Nationally Recognized Gynecologic Oncologist Brings His Expertise to MSU

Mar 25, 2021

Michigan State University Health Care and Karmanos Cancer Institute at McLaren Greater Lansing have welcomed their newest physician, Jayson B. Field, MD.


Dr. Field is a nationally recognized gynecologic oncologist. He brings more than 15 years of oncology experience to Mid-Michigan. Dr. Field specializes in minimally invasive surgery, open debulking of ovarian cancer, chemotherapy, and hormone therapy treatments for women with gynecologic cancers, including ovarian and endometrial cancer. Since 2012, he has served as principal investigator for Gynecologic Oncology Group, NRG Oncology Clinical Trials, which is responsible for improving and expanding cancer diagnosis and treatment. He is assistant professor and director of the Division of Gynecologic Oncology in the Department of Obstetrics, Gynecology, and Reproductive Biology in the College of Human Medicine at Michigan State University.

“Gynecologic oncology has a bit of a name problem,” says Field. “We're basically specialists in women's cancer. We treat women with cancers of the reproductive tract and sometimes benign problems as well, so problems with the uterus, the cervix, the ovaries, and the tubes. We do both surgery and chemotherapy and coordinate radiation oncology care for women with gynecologic cancer. We're a bit like the primary care doctor for women with those types of cancers.”

What attracted Dr. Field to MSU?

“The biggest thing that a gynecologic oncologist likes to do is be busy taking care of patients, and this area has been without a gynecologic oncologist. Everyone was really enthusiastic about being able to offer those services in this area. My main goal is to take excellent care of patients and do excellent surgery and care for patients through the life cycle after their diagnosis with a cancer.”

Dr. Field says there have been “amazing breakthroughs” in the last three years.

“We'd gone through sort of a 10-year dry period with not a lot of new treatments, and in the last three years, we've got a whole new class of treatments for patients with ovarian cancer that overlaps with breast cancer patients. The PARP inhibitors are really effective in patients with genetic predisposition to breast and ovarian cancer. But we're finding that 50 percent of patients, whether they've inherited those mutations or not, can benefit from those drugs, which is really exciting. We're realizing how much earlier to offer those treatments to patients. The next step is combinations of new therapies to treat patients once they've developed resistance to drugs.”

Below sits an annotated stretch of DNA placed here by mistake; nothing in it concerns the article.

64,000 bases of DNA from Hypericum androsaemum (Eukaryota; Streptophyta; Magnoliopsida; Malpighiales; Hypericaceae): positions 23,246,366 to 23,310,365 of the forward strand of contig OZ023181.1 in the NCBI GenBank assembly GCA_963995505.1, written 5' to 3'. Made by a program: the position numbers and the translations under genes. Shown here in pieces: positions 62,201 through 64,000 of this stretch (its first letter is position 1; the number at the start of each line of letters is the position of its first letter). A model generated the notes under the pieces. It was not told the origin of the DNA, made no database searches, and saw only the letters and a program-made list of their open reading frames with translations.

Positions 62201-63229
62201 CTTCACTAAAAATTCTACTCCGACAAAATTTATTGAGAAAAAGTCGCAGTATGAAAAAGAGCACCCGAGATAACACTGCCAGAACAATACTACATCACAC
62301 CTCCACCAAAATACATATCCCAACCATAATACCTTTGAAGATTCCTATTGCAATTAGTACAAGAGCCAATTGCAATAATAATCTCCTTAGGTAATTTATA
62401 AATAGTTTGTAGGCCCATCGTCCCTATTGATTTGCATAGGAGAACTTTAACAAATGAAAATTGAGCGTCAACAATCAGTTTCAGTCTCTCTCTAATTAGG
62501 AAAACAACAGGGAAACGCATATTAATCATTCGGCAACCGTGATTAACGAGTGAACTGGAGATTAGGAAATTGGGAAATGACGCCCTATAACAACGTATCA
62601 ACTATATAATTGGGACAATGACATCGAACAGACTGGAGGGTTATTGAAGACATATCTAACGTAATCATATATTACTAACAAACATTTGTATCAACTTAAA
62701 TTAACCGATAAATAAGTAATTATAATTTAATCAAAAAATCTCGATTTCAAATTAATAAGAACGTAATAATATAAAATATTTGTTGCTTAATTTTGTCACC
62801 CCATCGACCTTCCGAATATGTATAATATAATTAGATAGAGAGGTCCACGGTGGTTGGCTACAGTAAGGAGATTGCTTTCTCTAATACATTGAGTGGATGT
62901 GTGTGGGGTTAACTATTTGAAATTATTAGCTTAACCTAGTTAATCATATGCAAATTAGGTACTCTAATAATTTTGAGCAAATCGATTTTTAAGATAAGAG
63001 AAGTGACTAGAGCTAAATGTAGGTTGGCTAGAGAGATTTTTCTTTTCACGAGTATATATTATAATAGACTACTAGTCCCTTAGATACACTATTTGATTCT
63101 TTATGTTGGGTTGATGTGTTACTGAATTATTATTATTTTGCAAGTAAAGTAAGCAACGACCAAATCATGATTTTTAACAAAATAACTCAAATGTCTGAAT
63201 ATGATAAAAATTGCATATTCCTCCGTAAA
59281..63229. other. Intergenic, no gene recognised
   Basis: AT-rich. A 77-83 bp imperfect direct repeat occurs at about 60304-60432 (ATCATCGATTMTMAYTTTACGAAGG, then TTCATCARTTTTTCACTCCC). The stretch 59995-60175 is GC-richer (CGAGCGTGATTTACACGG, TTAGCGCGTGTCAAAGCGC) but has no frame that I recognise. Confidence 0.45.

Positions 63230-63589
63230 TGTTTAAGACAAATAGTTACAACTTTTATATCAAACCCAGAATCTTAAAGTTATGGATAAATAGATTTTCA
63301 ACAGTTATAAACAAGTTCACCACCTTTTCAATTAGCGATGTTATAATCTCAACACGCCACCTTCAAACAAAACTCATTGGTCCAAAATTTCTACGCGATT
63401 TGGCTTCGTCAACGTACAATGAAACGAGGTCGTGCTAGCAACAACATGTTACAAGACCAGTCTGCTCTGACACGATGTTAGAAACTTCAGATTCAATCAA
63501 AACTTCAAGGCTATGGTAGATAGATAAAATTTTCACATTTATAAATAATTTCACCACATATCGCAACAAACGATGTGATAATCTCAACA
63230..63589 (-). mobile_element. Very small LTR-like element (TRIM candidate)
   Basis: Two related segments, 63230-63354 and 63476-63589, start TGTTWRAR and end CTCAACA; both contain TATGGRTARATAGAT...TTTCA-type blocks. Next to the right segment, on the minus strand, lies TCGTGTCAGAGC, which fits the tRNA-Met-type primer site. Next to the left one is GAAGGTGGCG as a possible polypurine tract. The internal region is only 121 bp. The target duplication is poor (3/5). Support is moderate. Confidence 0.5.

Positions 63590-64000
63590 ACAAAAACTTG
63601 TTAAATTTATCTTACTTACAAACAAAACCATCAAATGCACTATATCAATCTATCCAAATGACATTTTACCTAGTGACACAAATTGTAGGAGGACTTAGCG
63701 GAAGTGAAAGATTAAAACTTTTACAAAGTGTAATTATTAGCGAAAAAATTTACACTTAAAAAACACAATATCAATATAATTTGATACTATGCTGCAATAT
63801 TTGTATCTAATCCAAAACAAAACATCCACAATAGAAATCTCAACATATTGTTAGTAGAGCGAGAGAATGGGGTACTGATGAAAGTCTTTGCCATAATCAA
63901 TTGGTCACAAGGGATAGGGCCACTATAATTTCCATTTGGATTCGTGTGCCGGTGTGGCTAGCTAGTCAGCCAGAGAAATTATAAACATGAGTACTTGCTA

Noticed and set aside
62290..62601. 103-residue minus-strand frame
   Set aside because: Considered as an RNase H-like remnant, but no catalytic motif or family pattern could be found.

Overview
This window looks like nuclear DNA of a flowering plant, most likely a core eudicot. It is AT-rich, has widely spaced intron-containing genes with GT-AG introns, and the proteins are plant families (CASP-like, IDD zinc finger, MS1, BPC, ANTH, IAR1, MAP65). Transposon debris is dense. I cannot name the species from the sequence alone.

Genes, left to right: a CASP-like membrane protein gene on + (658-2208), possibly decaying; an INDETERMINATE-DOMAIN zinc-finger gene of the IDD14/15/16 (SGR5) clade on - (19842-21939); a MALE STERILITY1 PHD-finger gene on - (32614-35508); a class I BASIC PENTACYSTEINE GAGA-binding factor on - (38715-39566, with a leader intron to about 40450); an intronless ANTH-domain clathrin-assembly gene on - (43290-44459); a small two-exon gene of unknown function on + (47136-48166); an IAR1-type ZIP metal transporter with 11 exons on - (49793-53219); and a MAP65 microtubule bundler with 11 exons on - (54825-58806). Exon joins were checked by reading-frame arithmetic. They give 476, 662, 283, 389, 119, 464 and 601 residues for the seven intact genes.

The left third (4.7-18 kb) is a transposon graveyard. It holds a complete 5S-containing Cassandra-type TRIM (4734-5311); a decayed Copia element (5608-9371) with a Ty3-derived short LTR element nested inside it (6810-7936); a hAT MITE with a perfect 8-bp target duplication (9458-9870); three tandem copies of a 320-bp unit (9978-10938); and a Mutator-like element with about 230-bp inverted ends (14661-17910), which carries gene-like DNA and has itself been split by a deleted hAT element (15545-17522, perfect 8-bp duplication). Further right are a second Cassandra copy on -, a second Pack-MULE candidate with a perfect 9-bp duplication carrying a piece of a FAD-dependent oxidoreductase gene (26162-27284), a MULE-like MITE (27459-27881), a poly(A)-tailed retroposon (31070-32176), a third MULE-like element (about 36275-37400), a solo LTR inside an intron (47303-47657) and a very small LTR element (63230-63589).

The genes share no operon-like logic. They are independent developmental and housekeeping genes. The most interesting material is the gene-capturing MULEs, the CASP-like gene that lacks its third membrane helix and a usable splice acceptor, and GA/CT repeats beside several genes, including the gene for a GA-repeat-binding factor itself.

Field talks about the role telemedicine has played during the pandemic, and he thinks it will remain in some form even after the pandemic.

“This was a breakthrough. The increase was almost instantaneous last March and was automatically approved to be used as a regular visit. A lot of my patients are elderly and are brought to me by their kids or their relatives and have transportation issues and functional limitations. To be able to not have to get out, get in the car, get in a parking spot and make their way into a clinic and instead be able to hook up to somebody's smartphone, I think is just really nice for patients. I don't know that I'm great at it yet, but I just think it's really nice for patients to have that as an option.”

Do you think we’ll ever cure cancer?

“Cancer isn't one thing. It's one of the reasons that what I do is so interesting. Ovarian cancers, from a doctor's perspective and a scientist's perspective, are really interesting because the ovaries can make anything, a whole person. The range of cancers that come from the ovary are so different. I'm always in awe of my pathologists to be able to tell the difference in types of cancer just from the small amount of tissue that we give them. There's so much variety. I think we're getting better and better. In the last three, four, five years, things have sort of rapidly moved in a direction that nobody anticipated just from 10 years ago. So always the hope is to get rid of it, but it's not one thing. It's not that simple.”

Dr. Field says the main things patients can do to prevent cancer are the things we do for ourselves every day.

“Two-thirds of cancers can be prevented by things like not smoking and eating healthy and exercising. Several of the cancers I take care of are really helped by people who live a healthy lifestyle; that's probably the biggest thing you can do. The next step is to see your doctor yearly. For women, I think they should be seeing their gynecologist yearly. They're going to screen them for cancers, like cervical cancer, and ask them questions related to the other types of cancers that I treat.

“If they notice differences in their body, like bleeding when they haven't had a period in a long time or problems where they're losing weight and not really trying to lose weight or having trouble eating or problems using the bathroom or new pains or discomforts that they haven't had before and those symptoms stick around for three weeks, they should get those checked out by their primary doctor and their gynecologist. Usually, the way I see patients is their excellent primary doctors have picked up that something's wrong and oftentimes sent them for tests or imaging. By the time I see them, it's very obvious what's going on, whereas it can sometimes take weeks, months, and even a year to figure out that first part, who they need to see.”

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